Together with data scientists and programmers, dentists at the Charité – Universitätsmedizin Berlin developed the software dentalXrai Pro, which allows dental practitioners to perform AI-based analysis of X-ray images. Since 2017, the team has been working with a clear goal in mind: to help dentists identify pathologies and restorations more accurately and in less time on X-rays of the jaw, enabling optimal treatment and improved patient communication. The Digital Health Accelerator of the Berlin Institute of Health (BIH) assisted and financed the project from prototype and product development all the way to the spin-off of the start-up dentalXrai GmbH.
X-ray analysis usually takes up a good deal of time in dental practices, yet rarely is it completely accurate. If the examining dentist is pressed for time or inexperienced, this will negatively affect the quality of the diagnosis and the treatment derived from it. To solve this problem, the dentist Dr. Falk Schwendicke and co-founder Dr. Joachim Krois rely on artificial intelligence. Three years ago they started developing dentalXrai Pro with a team of ten. The software enables the automated analysis of dental X-ray images using AI algorithms; it reliably detects cavities, infections and restorations such as crowns, implants and root canal fillings and highlights the findings in color. The automated analysis of findings saves dentists valuable time.
“AI is not responsible for the dental examination and does not reach decisions on the treatment,” emphasizes Schwendicke, Chair and Head of the Department of Oral Diagnosis, Digital Health, and Health Services Research at Charité. “But it raises dentistry to a standardized, high-quality level and immensely speeds up the analysis of X-rays, so that dentists can use the time more effectively for talking to patients.”
From digital X-rays to automated diagnoses
Most dental practices already take digital X-rays. These can be transmitted to dentalXrai Pro in a few clicks. The browser-based software accesses high-performance computers and a whole ensemble of algorithms for a range of findings, delivering a pre-analyzed image within just a few seconds. These algorithms are the result of in-depth software “training.” Dentists at renowned clinics around the world annotated tens of thousands of pathological changes and traces of earlier dental treatments on X-rays. Schwendicke and his team used these annotations to “feed” artificial neural networks. These identify statistical patterns in the data and can thus distinguish between cavities, infections and root canal fillings on dental X-rays.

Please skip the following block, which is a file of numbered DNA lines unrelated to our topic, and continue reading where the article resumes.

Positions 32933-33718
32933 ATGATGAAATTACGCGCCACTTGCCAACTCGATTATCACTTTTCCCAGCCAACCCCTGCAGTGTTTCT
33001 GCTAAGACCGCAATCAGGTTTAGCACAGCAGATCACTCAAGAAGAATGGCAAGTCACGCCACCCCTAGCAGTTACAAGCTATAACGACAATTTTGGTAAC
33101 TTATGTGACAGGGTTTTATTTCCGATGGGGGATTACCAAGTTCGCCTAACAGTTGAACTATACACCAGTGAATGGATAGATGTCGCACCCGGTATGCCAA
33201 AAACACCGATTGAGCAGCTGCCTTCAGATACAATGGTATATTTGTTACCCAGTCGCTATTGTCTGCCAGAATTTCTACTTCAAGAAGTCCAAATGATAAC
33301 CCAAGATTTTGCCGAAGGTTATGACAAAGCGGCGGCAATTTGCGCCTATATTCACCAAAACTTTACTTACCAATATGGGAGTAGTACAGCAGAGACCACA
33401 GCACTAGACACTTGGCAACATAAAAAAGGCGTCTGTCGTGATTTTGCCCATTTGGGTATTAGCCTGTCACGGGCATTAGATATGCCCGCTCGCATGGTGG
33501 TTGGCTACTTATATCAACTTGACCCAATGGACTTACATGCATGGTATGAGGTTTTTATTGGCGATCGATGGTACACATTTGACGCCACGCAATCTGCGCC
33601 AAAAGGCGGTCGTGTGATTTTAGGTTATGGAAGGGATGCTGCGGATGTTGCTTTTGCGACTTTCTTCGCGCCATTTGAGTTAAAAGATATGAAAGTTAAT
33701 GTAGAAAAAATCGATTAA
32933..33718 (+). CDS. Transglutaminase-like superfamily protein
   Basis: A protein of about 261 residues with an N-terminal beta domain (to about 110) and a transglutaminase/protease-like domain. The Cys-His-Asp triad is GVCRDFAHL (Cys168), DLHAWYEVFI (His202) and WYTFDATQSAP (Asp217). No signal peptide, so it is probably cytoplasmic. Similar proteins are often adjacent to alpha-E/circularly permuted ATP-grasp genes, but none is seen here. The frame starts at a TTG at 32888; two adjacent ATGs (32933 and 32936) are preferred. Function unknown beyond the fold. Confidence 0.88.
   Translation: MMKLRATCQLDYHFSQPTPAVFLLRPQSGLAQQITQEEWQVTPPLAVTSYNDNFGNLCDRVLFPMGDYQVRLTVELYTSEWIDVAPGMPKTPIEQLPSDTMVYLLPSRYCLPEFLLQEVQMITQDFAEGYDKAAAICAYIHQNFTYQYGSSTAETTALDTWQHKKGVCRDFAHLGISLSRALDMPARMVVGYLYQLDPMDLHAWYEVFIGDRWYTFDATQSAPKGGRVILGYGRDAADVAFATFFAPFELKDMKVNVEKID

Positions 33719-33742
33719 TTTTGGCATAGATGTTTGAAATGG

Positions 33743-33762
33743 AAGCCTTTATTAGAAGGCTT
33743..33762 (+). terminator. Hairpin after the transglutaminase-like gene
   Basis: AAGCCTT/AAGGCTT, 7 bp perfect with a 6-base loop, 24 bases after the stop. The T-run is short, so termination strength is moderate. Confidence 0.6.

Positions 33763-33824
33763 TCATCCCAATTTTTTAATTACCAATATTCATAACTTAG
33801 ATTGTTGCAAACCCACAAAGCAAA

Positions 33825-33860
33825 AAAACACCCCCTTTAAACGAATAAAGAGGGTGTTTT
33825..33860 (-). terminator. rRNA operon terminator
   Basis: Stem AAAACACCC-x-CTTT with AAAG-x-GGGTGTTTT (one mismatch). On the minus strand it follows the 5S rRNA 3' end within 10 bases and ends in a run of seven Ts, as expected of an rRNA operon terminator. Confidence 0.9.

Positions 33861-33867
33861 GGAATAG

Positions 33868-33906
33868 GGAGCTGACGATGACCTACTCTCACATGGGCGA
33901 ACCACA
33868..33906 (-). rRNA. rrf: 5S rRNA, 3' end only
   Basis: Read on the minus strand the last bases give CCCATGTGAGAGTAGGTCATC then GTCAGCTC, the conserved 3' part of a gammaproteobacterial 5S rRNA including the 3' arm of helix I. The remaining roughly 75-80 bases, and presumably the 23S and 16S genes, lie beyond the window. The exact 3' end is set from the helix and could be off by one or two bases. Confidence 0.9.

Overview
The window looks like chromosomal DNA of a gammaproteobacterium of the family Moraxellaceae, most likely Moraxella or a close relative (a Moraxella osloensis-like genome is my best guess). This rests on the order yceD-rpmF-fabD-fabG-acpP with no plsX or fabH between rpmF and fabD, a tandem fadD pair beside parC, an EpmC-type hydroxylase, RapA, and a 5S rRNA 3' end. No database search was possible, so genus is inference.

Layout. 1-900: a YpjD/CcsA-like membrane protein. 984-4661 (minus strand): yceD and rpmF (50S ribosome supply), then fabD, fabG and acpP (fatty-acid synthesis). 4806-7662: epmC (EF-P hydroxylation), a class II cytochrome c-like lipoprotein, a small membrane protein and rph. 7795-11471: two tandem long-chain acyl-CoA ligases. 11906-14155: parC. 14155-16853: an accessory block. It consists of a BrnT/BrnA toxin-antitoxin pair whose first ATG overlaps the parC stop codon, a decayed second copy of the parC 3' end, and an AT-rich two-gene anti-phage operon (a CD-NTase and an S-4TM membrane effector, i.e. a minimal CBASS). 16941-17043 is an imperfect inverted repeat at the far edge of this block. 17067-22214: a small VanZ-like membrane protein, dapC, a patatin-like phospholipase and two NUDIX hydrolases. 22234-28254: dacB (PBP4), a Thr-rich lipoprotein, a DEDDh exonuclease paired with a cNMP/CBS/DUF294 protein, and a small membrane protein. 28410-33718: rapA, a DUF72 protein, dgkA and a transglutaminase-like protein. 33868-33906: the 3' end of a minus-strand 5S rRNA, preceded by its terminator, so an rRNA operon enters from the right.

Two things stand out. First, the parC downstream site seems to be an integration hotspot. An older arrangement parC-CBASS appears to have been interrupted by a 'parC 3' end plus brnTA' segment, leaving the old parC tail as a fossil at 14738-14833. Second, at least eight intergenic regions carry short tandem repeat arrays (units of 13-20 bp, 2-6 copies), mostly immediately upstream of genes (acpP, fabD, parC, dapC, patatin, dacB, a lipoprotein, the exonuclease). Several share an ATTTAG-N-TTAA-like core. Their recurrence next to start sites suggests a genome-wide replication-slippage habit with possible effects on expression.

Second spin-off of the BIH Digital Health Accelerator
The development of dentalXrai has benefited from the research and support environment at Charité as well as from the BIH Digital Health Accelerator (DHA). The support program of BIH Innovations, the joint technology transfer unit of Charité and the Berlin Institute of Health, helps innovators to develop concepts into digital products and to translate these into clinical practice.
“The Digital Health Accelerator has supported dentalXrai from prototype development to spin-off, with funding, mentoring by interdisciplinary experts, team-building support, and the collaborative working environment of the DHA co-working space,” says Thomas Gazlig, Director of BIH Innovations. “We saw that the project had great potential and benefits for patients from the very beginning.” BIH funding has ended with the founding of the company, but dentalXrai will remain networked in the innovation ecosystem of Charité and the BIH. “We are very pleased that with the start-up, we have once again been able to accompany a translation success through to spin-off. These are the first fruits of three years of hard work by the Digital Labs team. We are excited about the further development, which, if economically successful, will also create funds for new development projects at the BIH and Charité.”
DentalXrai as a digital “second opinion” in the dentist’s office
Currently, physicians, data scientists and software developers work at dentalXrai. In the coming months, the team is set to expand and diversify. “Now sales will move into the foreground,” says Schwendicke. “We want to use our networks and find business partners who can bring our software to dental practices. There it not only makes the dentists’ work easier. It also helps to involve patients in dental diagnostics, fostering trust by providing the ‘second opinion’ of a digital colleague.”